Iraqi children whose fathers died in the fight against terror receive winter clothing
Some of the orphans in Northern Iraq have lost fathers not in their flight from the Islamic State of Iraq and Syria but in their fight against them. These men were soldiers in the Kurdish army, the Peshmerga, which is holding back ISIS from advancing in Iraq.
In cooperation with the ministry of education and another non-governmental organization, Samaritan’s Purse organized an event to bless the children of these fallen soldiers.
“In the name of the general of education, we give you thanks,” said General Director of Education Abid Youseff. ”It is our honor that you are going to help the Peshmerga orphan kids.”
Roughly 150 of these boys and girls ranging in age from 6 to 15 gathered in an auditorium wearing their best. One girl wore a dress with broad vertical red, white, and green stripes to mirror the Kurdish flag. Another young girl came in camouflage fatigues and a beret—displaying her pride in her father’s contribution to Iraq.
Square white boxes lined the stage. Each one contained a winterization kit from Samaritan’s Purse that included a warm jacket, hat, gloves, socks, and thermal underwear.
Before distributing the gifts, Youseff addressed the crowd. Then Caleb Drown, Samaritan’s Purse deputy country director for Northern Iraq, spoke.
“I would like to thank each one of you children—the sons and daughters—whose fathers fought so valiantly for your country,” he said. “I realize I am in a room full of heroes … Your fathers not only fought for the protection of this country, they fought for the freedom and protection of this world.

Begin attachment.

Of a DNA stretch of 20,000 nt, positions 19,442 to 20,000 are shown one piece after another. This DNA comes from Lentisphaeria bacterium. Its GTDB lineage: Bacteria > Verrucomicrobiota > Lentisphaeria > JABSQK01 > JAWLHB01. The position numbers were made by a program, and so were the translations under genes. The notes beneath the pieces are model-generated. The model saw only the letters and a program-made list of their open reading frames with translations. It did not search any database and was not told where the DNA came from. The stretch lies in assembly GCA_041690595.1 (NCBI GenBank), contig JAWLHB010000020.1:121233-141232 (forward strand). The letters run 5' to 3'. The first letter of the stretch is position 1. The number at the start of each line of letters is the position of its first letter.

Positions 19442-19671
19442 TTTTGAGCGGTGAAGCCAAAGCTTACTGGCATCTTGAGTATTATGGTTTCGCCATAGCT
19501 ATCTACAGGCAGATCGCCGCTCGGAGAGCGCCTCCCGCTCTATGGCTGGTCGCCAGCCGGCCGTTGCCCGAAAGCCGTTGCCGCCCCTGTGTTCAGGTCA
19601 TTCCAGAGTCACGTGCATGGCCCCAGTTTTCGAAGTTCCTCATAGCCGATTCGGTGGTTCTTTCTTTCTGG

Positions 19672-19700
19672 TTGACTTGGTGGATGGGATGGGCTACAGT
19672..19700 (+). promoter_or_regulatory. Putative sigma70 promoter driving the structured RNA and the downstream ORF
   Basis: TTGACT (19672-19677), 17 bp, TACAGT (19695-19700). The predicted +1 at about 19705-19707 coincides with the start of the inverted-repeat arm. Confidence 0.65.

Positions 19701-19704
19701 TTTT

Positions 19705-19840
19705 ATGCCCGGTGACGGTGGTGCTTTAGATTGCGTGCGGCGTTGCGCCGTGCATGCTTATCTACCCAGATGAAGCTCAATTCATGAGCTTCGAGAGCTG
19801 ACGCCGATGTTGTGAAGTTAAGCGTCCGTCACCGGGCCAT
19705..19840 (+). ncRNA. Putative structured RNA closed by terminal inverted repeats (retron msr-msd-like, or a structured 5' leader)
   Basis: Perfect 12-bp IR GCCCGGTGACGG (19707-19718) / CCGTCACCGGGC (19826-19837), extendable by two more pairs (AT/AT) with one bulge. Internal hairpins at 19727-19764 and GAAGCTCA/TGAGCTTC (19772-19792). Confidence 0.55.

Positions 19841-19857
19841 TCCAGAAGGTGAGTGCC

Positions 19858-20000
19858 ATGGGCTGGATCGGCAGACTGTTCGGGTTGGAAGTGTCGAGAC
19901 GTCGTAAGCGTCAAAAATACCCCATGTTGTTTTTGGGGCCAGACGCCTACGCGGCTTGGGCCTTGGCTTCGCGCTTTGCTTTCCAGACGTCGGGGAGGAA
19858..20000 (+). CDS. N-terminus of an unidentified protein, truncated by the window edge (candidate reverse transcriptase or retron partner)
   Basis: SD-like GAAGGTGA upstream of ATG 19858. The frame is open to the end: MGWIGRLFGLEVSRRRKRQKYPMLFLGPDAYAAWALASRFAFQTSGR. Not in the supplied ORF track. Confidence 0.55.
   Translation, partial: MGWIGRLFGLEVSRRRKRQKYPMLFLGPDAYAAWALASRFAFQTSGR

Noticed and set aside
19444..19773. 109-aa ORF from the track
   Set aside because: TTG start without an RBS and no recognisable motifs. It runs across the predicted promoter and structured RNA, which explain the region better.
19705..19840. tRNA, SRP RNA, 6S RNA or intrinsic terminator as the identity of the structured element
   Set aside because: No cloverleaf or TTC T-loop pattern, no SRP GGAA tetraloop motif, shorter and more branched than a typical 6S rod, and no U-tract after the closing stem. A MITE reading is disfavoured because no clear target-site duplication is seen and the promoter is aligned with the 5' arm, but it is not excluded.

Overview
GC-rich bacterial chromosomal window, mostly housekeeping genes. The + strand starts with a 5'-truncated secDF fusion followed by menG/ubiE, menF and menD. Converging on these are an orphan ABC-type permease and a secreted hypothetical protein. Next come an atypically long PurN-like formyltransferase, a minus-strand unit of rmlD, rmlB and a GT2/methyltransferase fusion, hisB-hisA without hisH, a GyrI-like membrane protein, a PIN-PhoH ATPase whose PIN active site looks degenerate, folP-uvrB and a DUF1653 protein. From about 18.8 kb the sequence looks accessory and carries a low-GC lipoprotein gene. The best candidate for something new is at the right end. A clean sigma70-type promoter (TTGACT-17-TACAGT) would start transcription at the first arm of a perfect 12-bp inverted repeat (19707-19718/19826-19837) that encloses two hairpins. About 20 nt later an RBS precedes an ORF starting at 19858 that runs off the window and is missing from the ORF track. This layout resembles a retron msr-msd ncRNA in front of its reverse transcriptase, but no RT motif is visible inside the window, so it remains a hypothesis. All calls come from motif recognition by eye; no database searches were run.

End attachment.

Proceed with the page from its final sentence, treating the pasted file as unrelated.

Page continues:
“This is just a small way for us to say thank you to you and to your family. Thank you for your sacrifice.”
One by one, boys and girls came to the stage to receive their boxes of winter clothing and backpacks.
One teen named Helien who received a set of the gifts just lost her father on December 16, 2015. She recalls getting ready to go to school that morning when her aunt began screaming. That’s how she found out her father had died.
The past three months have been filled with lots of crying.
“What can we do?” she asked. “We’re just holding on.”
Helien was grateful for the gifts, but it didn’t lessen the ache in her heart.
“It’s nice to see that people care to give these things, but nothing can replace your dad,” she said.
“It’s good to receive these gifts today,” said Ahmed, 14.
His father—a general in the Peshmerga—died on the frontlines on August 21, 2014. The sixth of his family’s eight children, Ahmed attended the distribution together with two of his siblings. He was excited to go home and look at his gifts.
“I don’t know what there is inside, but it’s unusual to have something to open,” he said.
Each gift is a tangible expression of God’s love to these boys and girls who are hurting. As Drown told them during the ceremony, “These gifts are from people in the West who love Jesus and want to show that love to you.”